Voice-based AI tool could offer clinicians a better way to track depression
A machine learning tool that tracks voice changes could offer a robust way to monitor changes in mood, say founders of medtech venture Affect.AI.
The team will present their work next month at a showcase organised by the MedTech SuperConnector (MTSC) accelerator programme.
One problem with managing major depression, explains Woochan Hwang, a final-year medical student at the Imperial College School of Medicine, is that patients and clinicians often lack a robust way to monitor its progress over time, especially when a patient sees several different clinicians.
Earlier this year, Woochan, together with fellow medical student Alice Tang – now a junior doctor – and data scientist Dr Wun Wong began developing a technology venture aimed at addressing this problem. Building upon existing data showing that voice recordings can help compare an individual’s mood to that of a wider population, the team are tackling depression using a novel method comparing the patient to their own baseline over time.
Affect.AI will use machine learning combined with formal assessments by a clinician to determine how the changing characteristics of an individual’s voice track changes in that person’s mood over time. The tool is intended to allow clinicians and patients to use voice recordings made between appointments to monitor mood and in consequence better evaluate their treatment regimens.
Alice and Woochan are developing the venture with support from MTSC and feedback from specialists such as Dr Faith Matcham in the Department of Psychological Medicine at Kings College London. They are in discussions to begin trialling the approach with patients in treatment for major depression.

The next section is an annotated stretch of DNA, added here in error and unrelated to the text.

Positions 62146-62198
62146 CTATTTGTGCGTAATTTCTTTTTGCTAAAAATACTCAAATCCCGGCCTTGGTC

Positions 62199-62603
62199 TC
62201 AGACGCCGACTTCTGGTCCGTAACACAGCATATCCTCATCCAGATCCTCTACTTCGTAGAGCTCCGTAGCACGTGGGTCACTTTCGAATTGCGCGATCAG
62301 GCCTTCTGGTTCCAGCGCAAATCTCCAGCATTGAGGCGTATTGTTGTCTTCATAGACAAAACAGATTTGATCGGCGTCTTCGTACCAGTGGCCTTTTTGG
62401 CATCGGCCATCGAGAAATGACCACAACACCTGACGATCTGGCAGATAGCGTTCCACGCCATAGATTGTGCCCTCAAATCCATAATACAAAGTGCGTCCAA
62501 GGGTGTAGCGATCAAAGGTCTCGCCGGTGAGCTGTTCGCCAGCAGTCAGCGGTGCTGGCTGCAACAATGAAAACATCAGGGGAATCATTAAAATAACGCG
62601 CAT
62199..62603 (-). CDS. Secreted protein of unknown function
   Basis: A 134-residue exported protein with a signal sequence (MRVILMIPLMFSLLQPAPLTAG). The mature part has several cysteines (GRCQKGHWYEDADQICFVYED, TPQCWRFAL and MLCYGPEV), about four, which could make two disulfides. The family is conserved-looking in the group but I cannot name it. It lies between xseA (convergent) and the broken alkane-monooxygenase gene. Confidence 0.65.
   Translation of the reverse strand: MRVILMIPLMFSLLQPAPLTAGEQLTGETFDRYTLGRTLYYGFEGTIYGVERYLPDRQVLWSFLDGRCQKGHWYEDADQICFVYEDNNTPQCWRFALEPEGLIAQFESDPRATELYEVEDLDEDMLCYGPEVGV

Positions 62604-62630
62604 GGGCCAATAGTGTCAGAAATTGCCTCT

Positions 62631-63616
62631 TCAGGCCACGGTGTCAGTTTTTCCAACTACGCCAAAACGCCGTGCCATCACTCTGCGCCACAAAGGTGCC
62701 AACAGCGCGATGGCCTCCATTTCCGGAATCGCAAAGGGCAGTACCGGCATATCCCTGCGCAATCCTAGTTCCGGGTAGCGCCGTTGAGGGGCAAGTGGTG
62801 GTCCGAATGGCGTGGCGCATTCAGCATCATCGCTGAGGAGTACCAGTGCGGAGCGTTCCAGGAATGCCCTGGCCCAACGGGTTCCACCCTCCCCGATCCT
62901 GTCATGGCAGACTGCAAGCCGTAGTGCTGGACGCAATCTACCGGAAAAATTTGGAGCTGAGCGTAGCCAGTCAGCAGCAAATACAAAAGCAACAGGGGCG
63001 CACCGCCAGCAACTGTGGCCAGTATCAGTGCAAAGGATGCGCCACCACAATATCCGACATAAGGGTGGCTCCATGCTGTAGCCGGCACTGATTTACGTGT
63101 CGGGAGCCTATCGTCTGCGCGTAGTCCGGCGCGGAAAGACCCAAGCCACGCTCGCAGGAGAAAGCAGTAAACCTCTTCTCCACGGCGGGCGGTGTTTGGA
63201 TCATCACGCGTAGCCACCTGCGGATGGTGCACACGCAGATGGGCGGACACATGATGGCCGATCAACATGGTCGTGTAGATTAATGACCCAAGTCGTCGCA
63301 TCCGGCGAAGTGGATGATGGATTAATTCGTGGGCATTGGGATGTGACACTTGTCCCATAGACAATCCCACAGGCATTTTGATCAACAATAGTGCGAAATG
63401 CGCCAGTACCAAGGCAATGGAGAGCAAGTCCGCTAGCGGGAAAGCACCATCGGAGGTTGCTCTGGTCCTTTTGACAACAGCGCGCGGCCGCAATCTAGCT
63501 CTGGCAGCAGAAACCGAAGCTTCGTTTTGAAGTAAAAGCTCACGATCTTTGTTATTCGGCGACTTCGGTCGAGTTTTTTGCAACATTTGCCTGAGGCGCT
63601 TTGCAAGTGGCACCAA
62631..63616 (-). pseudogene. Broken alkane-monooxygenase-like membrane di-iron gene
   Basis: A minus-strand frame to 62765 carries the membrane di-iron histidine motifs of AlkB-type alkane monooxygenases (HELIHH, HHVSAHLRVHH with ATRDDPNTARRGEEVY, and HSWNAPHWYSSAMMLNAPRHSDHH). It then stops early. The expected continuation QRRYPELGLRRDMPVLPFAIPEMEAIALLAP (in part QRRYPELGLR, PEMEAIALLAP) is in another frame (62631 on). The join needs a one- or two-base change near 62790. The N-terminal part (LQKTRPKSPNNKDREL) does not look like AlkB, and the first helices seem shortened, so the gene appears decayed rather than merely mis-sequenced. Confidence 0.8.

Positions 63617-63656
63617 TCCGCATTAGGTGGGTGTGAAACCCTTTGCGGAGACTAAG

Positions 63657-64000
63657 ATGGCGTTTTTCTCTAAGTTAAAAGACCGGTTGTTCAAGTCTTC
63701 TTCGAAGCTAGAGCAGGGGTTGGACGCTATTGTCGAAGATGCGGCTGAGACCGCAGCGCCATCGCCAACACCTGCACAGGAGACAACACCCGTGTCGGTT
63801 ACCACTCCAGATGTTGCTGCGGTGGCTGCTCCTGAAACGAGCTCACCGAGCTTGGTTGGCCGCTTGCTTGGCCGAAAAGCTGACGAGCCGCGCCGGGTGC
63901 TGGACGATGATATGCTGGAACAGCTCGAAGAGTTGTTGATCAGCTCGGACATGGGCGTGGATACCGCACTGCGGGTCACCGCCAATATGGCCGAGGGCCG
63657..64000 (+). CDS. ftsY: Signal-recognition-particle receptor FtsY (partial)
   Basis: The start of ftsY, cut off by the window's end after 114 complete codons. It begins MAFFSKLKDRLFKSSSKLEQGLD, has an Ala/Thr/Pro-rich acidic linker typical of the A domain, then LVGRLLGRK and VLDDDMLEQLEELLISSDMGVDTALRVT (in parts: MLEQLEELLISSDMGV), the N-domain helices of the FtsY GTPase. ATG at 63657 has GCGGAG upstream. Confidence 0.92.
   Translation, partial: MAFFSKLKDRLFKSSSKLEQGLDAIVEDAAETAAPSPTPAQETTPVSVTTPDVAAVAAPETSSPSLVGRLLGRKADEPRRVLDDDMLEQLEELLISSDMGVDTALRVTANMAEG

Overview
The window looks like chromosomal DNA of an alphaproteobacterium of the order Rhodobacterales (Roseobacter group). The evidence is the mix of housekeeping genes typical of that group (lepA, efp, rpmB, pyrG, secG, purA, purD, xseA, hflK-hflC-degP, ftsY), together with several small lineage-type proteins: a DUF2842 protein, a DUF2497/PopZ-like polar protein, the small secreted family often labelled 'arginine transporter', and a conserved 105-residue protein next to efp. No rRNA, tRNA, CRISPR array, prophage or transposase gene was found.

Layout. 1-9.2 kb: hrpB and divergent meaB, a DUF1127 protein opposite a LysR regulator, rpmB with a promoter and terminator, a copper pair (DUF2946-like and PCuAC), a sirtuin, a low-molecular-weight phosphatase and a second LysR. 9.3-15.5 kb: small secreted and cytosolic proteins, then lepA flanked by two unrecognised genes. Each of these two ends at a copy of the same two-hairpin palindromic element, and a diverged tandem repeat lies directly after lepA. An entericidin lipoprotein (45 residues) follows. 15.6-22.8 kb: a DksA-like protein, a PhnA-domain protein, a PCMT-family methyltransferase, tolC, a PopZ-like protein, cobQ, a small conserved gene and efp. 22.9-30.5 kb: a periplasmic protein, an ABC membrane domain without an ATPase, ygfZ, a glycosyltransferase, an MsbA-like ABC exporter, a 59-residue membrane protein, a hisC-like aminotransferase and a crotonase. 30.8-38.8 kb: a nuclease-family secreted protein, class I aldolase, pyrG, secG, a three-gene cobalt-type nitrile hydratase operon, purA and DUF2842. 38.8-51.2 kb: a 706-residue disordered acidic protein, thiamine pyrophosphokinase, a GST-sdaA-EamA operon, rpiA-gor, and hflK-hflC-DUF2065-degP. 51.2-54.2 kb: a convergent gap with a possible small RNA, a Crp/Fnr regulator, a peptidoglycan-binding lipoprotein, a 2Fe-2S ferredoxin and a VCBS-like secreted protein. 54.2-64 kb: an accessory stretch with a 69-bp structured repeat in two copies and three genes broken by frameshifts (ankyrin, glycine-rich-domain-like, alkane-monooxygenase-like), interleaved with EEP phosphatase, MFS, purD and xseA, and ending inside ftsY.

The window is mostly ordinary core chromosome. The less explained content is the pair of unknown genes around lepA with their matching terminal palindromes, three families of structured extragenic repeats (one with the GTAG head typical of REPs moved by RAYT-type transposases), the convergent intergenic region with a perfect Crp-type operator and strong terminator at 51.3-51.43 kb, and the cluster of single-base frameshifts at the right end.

An entrepreneurial journey
The Affect.AI team was formed at a weekend-long hackathon (a sprint-like design event) on the theme of mental health, organised by MTSC. After standout work at the hackathon, the team were accepted onto the accelerator programme, where they benefited from equity-free funding and a range of support and training.
“Entrepreneurship is very exciting, because it empowers you to turn your idea into something more realistic,” said Woochan. “Everything I know about business and entrepreneurship is from MTSC. I never appreciated the importance of customer discovery, but as soon as you’re going out and interviewing people actively, you really see why it is useful. The connections with other organisations also helped. We had a chance to pitch to the Commercial Working Board at the Royal College of Psychiatrists and they gave us a lot of useful feedback.”
“Being comfortable adapting our idea while sticking to our core goals allowed us to make the most of industrial connections from the MTSC,” said Alice. “We were able to utilise diverse strengths from each team member to bring a clinically relevant tool into development.”
For the purpose of the programme, which brings together eight partner institutions, the Imperial students were based at the Royal College of Art (RCA). “Support-wise, RCA have been really great. I’ve been to their innovation space several times. They have a lot of their own networking events and masterclasses and their in-house advisors were very helpful. We’re very thankful for all of their support,” said Woochan.
Meet the entrepreneurs on 19 September at the MTSC showcase
Affect.AI is just one of the teams scheduled to present their technologies and entrepreneurial journeys at the Cohort Two showcase taking place on 19 September 2019, from 2pm – 5pm, at Imperial’s South Kensington campus.
Attendees will also have a chance to hear from other researchers and entrepreneurs including Dr Rabia Lalani of BioBreathe, a venture that aims to help women adopt bespoke breathing techniques for relief of anxiety and digestive discomfort.
Rachael Katz, MTSC’s Knowledge Exchange and Impact Manager, said: “The showcase is a great opportunity for medical and med tech professionals, academics and other interested parties to meet a new generation of entrepreneurs. MedTech SuperConnector has a remit to experiment with different approaches and we are also looking forward to welcoming others working in the education and accelerator spaces to join us to network and exchange ideas”.
Full details and registration for the event are available via Eventbrite.
By David Silverman
Article text (exluding photos or graphics) © Imperial College London.
Photos and graphics subject to third party copyright used with permission or © MedTech SuperConnector
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